Malingered psychotic symptoms and quetiapine abuse in a forensic setting
Caniato, Riccardo N., Gundabawady, Anand, Baune, Bernhard T., and Alvarenga, Marlies E. (2009) Malingered psychotic symptoms and quetiapine abuse in a forensic setting. Journal of Forensic Psychiatry and Psychology, 20 (6). pp. 928-935.
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Quetiapine is an antipsychotic drug whose effect appears to be mediated through antagonist activity at the dopamine and serotonin receptors. While Quetiapine is not currently classified as a controlled substance, there have been a growing number of reports of the drug being abused both in American prisons and in general community settings. These accounts have included reports of both intranasal and intravenous uses. In this paper we report two cases of prisoners deliberately feigning psychotic symptoms for the purposes of obtaining quetiapine. In both cases there appears to be some evidence of psychological dependence and of a discontinuation syndrome when the medication was ceased. Our report adds support to the possibility that quetiapine has clinically relevant reinforcing properties with potential for producing both dependence and withdrawal symptoms and as such it should be re-evaluated as a drug with addictive potential and abuse risk.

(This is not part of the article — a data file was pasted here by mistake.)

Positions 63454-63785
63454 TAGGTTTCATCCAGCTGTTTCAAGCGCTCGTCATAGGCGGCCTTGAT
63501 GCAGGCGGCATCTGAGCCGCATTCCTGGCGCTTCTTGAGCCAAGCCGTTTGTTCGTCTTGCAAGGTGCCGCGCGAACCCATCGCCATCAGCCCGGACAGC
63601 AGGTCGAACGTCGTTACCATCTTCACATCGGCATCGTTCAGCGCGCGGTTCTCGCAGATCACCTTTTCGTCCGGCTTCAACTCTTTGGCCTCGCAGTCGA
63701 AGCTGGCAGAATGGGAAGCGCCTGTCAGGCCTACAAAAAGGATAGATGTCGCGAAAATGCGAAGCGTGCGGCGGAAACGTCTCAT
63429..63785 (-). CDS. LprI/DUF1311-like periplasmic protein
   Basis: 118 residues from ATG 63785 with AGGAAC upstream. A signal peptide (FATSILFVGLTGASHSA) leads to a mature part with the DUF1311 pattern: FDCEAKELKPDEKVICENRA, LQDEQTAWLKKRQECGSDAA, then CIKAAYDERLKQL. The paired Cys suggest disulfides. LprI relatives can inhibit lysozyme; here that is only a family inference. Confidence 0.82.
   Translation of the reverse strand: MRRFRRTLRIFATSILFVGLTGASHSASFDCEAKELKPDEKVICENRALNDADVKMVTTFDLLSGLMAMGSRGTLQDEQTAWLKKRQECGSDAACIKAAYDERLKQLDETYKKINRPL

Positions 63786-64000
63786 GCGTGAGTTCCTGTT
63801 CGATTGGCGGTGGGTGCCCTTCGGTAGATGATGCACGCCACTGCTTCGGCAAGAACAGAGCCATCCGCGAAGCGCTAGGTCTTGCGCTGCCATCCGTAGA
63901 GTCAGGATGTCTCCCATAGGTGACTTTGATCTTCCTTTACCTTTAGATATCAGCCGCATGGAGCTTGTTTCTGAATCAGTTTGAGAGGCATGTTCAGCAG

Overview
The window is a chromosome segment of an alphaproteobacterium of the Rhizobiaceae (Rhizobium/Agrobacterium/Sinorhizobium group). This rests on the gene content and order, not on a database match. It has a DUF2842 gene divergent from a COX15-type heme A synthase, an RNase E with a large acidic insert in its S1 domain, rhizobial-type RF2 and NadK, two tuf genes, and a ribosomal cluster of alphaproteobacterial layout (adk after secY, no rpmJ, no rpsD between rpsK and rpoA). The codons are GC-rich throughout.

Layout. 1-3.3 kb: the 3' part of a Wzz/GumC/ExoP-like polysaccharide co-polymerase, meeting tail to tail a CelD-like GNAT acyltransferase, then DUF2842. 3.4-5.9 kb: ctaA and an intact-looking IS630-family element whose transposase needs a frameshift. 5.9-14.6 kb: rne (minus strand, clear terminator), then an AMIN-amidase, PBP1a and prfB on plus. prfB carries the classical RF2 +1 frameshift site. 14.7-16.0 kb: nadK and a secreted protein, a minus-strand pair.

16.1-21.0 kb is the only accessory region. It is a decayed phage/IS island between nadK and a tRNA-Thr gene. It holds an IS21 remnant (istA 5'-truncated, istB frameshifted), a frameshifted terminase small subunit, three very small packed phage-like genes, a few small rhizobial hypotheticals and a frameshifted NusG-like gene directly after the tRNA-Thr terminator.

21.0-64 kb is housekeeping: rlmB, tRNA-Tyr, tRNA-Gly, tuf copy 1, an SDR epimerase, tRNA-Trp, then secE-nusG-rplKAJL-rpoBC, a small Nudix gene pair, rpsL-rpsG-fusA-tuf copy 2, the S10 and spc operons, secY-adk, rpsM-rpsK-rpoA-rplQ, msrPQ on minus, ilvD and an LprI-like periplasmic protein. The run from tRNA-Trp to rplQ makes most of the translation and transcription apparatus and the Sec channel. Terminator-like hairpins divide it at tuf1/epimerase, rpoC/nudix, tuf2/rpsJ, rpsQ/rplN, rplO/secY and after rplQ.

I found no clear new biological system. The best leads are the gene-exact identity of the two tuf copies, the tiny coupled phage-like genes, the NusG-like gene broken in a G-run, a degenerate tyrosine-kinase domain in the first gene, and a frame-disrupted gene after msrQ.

|Item Type:||Article (Refereed Research - C1)|
|Keywords:||forensic psychiatry; malingering; specialist substance misuse training; psychotic symptoms|
|FoR Codes:||11 MEDICAL AND HEALTH SCIENCES > 1109 Neurosciences > 110999 Neurosciences not elsewhere classified @ 100%|
|SEO Codes:||92 HEALTH > 9204 Public Health (excl. Specific Population Health) > 920410 Mental Health @ 100%|
|Deposited On:||19 Apr 2010 09:07|
|Last Modified:||04 Jun 2013 00:47|
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|Citation Counts with External Providers:||Web of Science: 0|
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